The ongoing debate in Washington, D.C., over the future of Obamacare may determine how many people have health insurance, but it won't necessarily change how health care is delivered or alter the way Chattanoogans deal with the single biggest cause of death.
That may require a new approach to fighting cancer, which is second to heart disease as the top killer among all Americans. The No. 1 cancer in Chattanooga is lung cancer, and experts say the key to limiting deaths from lung cancer is to target those susceptible to the disease and provide easier and more widespread early detection and treatment.
"If we find out who those people are that are at high risk, capture them as they are coming into the hospital or doctor's offices and then proactively work to engage them in early screening, we have a great opportunity to lower the number of deaths from lung cancer in our community," said Dr. Rob Headrick, a specialist in thoracic and lung care who is pushing for a new population-management approach to treating the disease.
The five-year survival rate for lung cancer has remained stubbornly low, at only about 18 percent, for most of the past 40 years, Headrick said. But if detected in early stages or before tumors develop and grow, the 10-year lung cancer survival rate is 90 percent.
"We're approaching the disease the wrong way and we are spending a lot of money without getting a major impact from it," Headrick said.
To better target those susceptible to lung cancer and provide better education and training for such people, CHI Memorial has invested in pioneering software to help identify those at risk and those who may have shown signs of potentially developing cancer.
CHI Memorial was the first hospital in the country to buy software developed by MedMyne that uses natural language processing to search medical records and identify the most at-risk population. The MedMyne software allows Memorial to mine data from imaging tests, physician visits and hospitalizations.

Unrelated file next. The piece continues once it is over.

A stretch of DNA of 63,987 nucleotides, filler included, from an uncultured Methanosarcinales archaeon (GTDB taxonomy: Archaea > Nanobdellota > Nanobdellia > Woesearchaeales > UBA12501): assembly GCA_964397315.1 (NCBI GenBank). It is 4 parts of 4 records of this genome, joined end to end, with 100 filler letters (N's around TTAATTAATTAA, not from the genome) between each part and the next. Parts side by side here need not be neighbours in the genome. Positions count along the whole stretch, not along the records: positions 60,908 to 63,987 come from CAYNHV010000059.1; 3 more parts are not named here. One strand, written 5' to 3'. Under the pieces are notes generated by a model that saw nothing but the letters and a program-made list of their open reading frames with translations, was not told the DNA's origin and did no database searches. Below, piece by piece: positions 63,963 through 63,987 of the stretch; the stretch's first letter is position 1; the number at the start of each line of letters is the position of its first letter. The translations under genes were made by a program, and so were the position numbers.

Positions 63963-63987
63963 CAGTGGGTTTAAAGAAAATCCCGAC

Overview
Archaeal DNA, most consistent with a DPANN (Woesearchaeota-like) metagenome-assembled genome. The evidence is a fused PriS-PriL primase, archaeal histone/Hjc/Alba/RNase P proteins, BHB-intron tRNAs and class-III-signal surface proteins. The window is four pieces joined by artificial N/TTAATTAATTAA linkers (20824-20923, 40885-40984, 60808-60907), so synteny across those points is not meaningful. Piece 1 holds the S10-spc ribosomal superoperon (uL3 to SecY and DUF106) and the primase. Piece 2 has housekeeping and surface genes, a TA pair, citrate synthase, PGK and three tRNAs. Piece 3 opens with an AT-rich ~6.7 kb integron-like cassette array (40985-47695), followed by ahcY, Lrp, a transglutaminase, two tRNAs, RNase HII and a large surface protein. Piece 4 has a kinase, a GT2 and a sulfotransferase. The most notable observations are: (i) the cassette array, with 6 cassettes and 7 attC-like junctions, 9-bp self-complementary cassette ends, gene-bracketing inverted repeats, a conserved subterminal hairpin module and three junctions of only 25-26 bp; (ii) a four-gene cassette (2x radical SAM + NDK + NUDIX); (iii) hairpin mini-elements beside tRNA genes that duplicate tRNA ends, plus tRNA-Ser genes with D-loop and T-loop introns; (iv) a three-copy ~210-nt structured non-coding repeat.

"Every cancer we can catch early and cure is a gift," said Memorial CEO Larry Schumacher, a trained nurse. "So doing this is just the right thing to do."
Based upon clinical and population studies, Headrick estimates some 30,000 people among the nearly 550,000 residents in metropolitan Chattanooga are most at risk for lung cancer. They include those 55 and older who have smoked at least 30 packs of cigarettes a year in the past 15 years, those who may have been exposed to radon or asbestos, and those with a family or personal history of cancer.
"Our approach in the past to try to detect someone who might have lung cancer was to target the entire population," Headrick said. "Well, that's wasteful and a lot of people don't need to hear about it and genetically or socially they are never going to develop lung cancer."
Headrick was pitching the idea of better population management of the disease in Schumacher's first week as Memorial's CEO in January 2016. Schumacher agreed to make the technology investment and is now working to develop easier and more effective ways to easily screen those at risk.
"Is this data in the medical record or the imaging that may have been done on someone? Yes," Schumacher said. "But is it easily gathered if you are looking at a population of people who are at high risk? The answer is no. That is why this software is so innovative, because it helps us to identify those at risks and get that information to the primary care physicians."
Convincing more people to get tested for lung cancer and then getting those who turn up positive into treatment quickly is key to successful treatment, doctors say.
The tools to detect and treat cancer continue to improve, allowing for easier screening and less-invasive surgeries. CT scans, which improved on the less precise X-rays of the past, are better able detect small cancers while they are still tiny and easier to treat.